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Chapter I. Shelley and His Age

 

In the case of most great writers our interest in them as persons is derived from out interest in them as writers; we are not very curious about them except for reasons that have something to do with their art. With Shelley it is different. During his life he aroused fears and hatreds, loves and adorations, that were quite irrelevant to literature; and even now, when he has become a classic, he still causes excitement as a man. His lovers are as vehement as ever. For them he is the "banner of freedom," which,

 "Torn but flying,
 Streams like a thunder-cloud against the wind."

He has suffered that worst indignity of canonisation as a being saintly and superhuman, not subject to the morality of ordinary mortals. He has been bedaubed with pathos. Nevertheless it is possible still to recognise in him one of the most engaging personalities that ever lived. What is the secret of this charm? He had many characteristics that belong to the most tiresome natures; he even had the qualities of the man as to whom one wonders whether partial insanity may not be his best excuse--inconstancy expressing itself in hysterical revulsions of feeling, complete lack of balance, proneness to act recklessly to the hurt of others. Yet he was loved and respected by contemporaries of tastes very different from his own, who were good judges and intolerant of bores--by Byron, who was apt to care little for any one, least of all for poets, except himself; by Peacock, who poured laughter on all enthusiasms; and by Hogg, who, though slightly eccentric, was a Tory eccentric. The fact is that, with all his defects, he had two qualities which, combined, are so attractive that there is scarcely anything they will not redeem-- perfect sincerity without a thought of self, and vivid emotional force. All his faults as well as his virtues were, moreover, derived from a certain strong feeling, coloured in a peculiar way which will be explained in what follows--a sort of ardour of universal benevolence. One of his letters ends with these words: "Affectionate love to and from all. This ought to be not only the vale of a letter, but a superscription over the gate of life"-words which, expressing not merely Shelley's opinion of what ought to be, but what he actually felt, reveal the ultimate reason why he is still loved, and the reason, too, why he has so often been idealised. For this universal benevolence is a thing which appeals to men almost with the force of divinity, still carrying, even when mutilated and obscured by frailties, some suggestion of St. Francis or of Christ.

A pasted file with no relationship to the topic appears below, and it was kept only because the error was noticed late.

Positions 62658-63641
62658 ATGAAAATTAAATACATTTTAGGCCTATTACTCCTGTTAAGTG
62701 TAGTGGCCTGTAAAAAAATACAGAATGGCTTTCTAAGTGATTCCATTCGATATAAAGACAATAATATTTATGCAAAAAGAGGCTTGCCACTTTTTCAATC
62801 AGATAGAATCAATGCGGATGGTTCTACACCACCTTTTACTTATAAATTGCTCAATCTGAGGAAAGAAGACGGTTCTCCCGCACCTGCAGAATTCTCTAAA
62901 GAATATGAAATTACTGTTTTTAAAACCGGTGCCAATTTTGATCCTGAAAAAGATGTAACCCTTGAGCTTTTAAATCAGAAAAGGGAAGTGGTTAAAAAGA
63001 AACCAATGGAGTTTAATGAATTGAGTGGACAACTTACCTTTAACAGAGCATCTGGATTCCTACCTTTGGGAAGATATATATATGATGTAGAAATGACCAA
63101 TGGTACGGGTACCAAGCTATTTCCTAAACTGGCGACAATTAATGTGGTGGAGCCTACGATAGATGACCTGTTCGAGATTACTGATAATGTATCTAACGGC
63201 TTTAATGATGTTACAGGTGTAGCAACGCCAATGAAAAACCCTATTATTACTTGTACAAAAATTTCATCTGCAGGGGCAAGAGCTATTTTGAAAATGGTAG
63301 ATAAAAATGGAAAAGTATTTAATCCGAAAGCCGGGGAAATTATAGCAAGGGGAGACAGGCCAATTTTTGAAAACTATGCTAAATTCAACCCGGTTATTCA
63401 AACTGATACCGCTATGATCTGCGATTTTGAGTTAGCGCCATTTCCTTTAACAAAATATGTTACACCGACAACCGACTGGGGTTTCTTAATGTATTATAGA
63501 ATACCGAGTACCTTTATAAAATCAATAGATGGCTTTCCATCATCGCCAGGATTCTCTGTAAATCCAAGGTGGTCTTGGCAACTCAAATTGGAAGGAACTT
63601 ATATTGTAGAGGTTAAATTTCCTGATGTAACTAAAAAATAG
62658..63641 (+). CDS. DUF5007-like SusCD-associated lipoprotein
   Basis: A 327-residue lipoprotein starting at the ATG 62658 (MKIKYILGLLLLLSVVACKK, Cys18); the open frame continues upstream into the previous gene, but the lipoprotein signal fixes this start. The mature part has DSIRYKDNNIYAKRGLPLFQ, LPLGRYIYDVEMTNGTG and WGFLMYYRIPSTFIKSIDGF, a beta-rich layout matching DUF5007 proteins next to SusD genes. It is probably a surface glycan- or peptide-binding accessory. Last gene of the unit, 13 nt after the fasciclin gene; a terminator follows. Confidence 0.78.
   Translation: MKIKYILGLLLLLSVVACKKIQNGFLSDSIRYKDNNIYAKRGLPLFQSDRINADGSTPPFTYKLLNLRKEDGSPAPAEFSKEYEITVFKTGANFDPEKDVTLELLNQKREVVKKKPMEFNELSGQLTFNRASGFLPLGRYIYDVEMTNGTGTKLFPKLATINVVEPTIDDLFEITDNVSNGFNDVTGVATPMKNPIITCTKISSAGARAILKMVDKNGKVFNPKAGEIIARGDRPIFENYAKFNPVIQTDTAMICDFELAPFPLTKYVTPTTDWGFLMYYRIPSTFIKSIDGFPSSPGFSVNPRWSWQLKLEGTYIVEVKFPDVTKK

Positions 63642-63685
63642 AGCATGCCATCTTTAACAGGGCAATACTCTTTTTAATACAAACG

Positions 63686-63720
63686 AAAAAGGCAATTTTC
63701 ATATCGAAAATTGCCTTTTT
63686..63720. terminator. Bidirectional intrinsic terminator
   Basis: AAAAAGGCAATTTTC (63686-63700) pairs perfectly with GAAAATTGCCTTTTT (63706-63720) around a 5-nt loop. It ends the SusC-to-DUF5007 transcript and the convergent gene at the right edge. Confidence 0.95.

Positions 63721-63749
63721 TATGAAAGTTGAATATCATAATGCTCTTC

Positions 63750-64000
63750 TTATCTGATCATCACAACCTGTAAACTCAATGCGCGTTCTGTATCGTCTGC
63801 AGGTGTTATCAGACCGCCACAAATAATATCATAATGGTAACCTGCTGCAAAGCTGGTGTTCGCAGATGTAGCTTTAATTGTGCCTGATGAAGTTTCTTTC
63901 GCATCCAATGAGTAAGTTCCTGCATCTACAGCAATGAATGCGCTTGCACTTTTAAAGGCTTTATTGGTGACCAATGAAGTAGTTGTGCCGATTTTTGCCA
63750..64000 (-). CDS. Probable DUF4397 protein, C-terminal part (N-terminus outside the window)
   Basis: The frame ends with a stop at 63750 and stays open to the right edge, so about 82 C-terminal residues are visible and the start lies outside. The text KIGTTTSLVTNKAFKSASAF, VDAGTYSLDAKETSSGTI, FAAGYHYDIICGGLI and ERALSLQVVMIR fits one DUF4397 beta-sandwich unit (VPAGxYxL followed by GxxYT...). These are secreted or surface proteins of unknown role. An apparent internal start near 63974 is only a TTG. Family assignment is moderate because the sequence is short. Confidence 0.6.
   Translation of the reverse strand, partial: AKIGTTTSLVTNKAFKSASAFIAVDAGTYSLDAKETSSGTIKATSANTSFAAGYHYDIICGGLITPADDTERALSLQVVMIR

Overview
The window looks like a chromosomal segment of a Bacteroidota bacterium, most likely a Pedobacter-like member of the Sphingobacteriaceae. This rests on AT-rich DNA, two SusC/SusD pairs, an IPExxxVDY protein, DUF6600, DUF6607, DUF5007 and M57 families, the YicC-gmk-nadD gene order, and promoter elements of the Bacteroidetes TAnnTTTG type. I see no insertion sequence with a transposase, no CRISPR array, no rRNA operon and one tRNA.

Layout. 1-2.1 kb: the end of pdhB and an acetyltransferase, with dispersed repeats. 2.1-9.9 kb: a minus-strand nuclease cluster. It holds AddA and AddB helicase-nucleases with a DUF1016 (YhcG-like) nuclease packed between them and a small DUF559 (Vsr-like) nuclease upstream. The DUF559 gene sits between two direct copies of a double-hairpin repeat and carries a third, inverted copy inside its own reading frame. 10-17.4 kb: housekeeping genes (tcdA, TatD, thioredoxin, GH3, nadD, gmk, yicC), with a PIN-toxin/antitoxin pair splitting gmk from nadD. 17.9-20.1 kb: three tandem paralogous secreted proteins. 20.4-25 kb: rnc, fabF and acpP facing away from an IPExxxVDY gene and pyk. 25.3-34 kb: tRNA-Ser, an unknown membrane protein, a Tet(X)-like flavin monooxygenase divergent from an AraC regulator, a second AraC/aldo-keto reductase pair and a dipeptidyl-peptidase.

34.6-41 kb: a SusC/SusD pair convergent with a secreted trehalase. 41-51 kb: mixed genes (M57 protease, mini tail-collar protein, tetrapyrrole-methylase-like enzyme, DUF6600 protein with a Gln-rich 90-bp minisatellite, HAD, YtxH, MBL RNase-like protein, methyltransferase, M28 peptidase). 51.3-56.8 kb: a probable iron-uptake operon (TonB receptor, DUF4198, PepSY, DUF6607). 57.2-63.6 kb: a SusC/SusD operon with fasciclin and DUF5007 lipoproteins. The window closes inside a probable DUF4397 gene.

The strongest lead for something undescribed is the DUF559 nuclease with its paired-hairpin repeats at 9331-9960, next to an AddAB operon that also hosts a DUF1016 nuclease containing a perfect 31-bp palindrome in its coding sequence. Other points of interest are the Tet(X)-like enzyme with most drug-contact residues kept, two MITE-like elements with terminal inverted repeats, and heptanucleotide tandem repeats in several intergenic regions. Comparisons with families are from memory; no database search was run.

The object of these pages is not to idealise either his life, his characte, or his works. The three are inseparably connected, and to understand one we must understand all. The reason is that Shelley is one of the most subjective of writers. It would be hard to name a poet who has kept his art more free from all taint of representation of the real, making it nor an instrument for creating something life-like, but a more and more intimate echo or emanation of his own spirit. In studying his writings we shall see how they flow from his dominating emotion of love for his fellow-men; and the drama of his life, displayed against the background of the time, will in turn throw light on that emotion. His benevolence took many forms--none perfect, some admirable, some ridiculous. It was too universal. He never had a clear enough perception of the real qualities of real men and women; hence his loves for individuals, as capricious as they were violent, always seem to lack something which is perhaps the most valuable element in human affection. If in this way we can analyse his temperament successfully, the process should help us to a more critical understanding, and so to a fuller enjoyment, of the poems.